Unfortunately, boards are unlikely to make significant money catering to electric vehicles. Because of the low cost of electric fueling and the general inconvenience of providing the service, charging stations are not effective moneymakers. However, despite the lack of profit potential, electric vehicle charging can offer value for boards looking to attract high-quality tenants while doing the planet a favor.
Beam Charging is the biggest provider in New York, with 120 charging stations citywide, which are operated by Blink/CarCharging. ChargePoint is the national leader, with just under 27,000 locations across the country. ChargePoint communications director Erin Mellon says charging stations offer convenience for drivers and aid for the environment, but not windfalls for station owners.
“Most businesses across our network are not making money with EV charging stations,” Mellon says. “That’s not their number one goal.”
The Seward Park Co-op on the Lower East Side of Manhattan is a case in point. When the board installed four charging stations in 2011, it was motivated by environmental concerns, not the profit motive.
“We were trying to find ways to become a greener community, not to sound like a cliché,” former Seward Park board president Michael Tumminia says, explaining that the board wanted to make electric vehicles attractive to their shareholders. “We’re a community of 4,000 people and wanted to encourage people with ease of use.”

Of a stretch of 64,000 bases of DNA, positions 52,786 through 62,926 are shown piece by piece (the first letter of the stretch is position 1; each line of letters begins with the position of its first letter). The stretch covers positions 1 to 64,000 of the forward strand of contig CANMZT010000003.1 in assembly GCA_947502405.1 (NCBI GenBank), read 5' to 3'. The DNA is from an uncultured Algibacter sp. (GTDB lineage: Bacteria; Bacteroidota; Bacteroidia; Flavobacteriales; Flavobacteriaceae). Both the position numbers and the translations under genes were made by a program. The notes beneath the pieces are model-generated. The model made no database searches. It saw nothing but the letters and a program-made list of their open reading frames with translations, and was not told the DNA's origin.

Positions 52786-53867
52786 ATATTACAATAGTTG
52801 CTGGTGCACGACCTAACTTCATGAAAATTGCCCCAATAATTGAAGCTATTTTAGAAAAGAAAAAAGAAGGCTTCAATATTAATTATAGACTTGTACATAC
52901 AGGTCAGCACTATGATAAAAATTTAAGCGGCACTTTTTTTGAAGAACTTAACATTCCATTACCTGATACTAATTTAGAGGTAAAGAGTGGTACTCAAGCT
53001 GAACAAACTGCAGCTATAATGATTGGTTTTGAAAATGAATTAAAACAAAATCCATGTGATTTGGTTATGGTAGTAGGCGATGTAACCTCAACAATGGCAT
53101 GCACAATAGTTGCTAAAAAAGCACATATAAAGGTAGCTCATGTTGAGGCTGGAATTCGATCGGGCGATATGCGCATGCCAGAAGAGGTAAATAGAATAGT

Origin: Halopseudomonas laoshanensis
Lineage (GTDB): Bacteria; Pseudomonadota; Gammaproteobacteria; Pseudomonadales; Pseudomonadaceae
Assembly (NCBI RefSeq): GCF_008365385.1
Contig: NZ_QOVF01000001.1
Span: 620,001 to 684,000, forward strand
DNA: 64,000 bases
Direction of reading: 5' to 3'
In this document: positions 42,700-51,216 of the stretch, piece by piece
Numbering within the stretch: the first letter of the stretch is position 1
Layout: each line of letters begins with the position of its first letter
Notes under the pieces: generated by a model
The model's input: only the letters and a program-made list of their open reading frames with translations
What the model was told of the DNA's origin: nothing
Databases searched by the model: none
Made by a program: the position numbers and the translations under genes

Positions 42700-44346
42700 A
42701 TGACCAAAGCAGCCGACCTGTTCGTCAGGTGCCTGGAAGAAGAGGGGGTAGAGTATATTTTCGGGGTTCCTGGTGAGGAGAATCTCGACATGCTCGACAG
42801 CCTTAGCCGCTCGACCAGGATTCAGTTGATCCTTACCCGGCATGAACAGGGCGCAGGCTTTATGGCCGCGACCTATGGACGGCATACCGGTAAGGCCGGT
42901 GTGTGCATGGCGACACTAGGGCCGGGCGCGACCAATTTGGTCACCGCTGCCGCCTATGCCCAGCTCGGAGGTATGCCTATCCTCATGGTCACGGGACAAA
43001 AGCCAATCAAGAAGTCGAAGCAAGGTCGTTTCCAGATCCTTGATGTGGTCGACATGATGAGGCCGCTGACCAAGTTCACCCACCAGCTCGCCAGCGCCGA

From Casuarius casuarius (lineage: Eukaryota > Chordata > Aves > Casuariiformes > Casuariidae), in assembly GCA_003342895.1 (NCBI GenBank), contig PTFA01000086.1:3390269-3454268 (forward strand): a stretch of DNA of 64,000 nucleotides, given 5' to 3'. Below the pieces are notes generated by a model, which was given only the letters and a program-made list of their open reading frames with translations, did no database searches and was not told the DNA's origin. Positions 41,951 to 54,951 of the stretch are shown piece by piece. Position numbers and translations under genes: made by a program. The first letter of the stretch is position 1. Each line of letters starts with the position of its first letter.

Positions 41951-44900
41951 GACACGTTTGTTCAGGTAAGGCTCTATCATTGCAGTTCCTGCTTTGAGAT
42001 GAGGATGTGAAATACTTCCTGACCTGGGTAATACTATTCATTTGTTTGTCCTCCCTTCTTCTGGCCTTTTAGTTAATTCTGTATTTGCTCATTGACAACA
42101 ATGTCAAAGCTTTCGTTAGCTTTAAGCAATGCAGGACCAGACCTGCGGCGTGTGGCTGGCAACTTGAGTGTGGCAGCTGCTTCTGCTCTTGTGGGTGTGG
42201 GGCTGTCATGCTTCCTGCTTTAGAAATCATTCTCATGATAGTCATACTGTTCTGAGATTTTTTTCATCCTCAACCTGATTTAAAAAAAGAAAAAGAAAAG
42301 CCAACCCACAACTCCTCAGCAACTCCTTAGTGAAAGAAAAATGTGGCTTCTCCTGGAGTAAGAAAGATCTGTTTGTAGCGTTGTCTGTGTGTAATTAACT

The way the stations charge money varies. At some stations, you pay a flat fee – for example, 49 cents per kilowatt hour at GMC Parking at 550 W. 45th Street. Others charge by the hour – at Imperial Parking Systems at 165 E. 77th Street, it’s $2.95 per hour with a maximum charge of $24. Some stations, including those partially funded by tax dollars, are free.
It doesn’t take much money to charge an electric vehicle, but it does take a lot of time. Most chargers need between three and six hours to get a car to 100 percent. Charging an electric car isn’t complicated and it’s not a huge burden on customers to do it themselves. Often, the car owner needs to swipe an RFID card to get the charging station to work. It’s like using a credit card to pump your own gas. If buildings want to offer a luxury experience, valets can do it.
Beam makes an agreement with the properties, which get a portion of the revenue, while Beam owns and operates the station. Sometimes Beam reimburses for electricity, but agreements vary. ChargePoint, on the other hand, sells equipment and charges an annual subscription fee. It’s up to boards to figure out the best fit for their building and their budget.
As Seward Park’s experience shows, electric car chargers can be assets because they reflect and strengthen a community’s values. They can also, as a bonus, make a co-op or condo more attractive to buyers.
“It’s an additional amenity for the property,” says Suzanne Tamargo, spokesperson for Blink/Car Charging. “More and more people are driving electric cars. Usually if buildings don’t already have one resident driving an electric car, they’ll have one soon. It’s a way to remain competitive and be proactive before residents start asking for it.”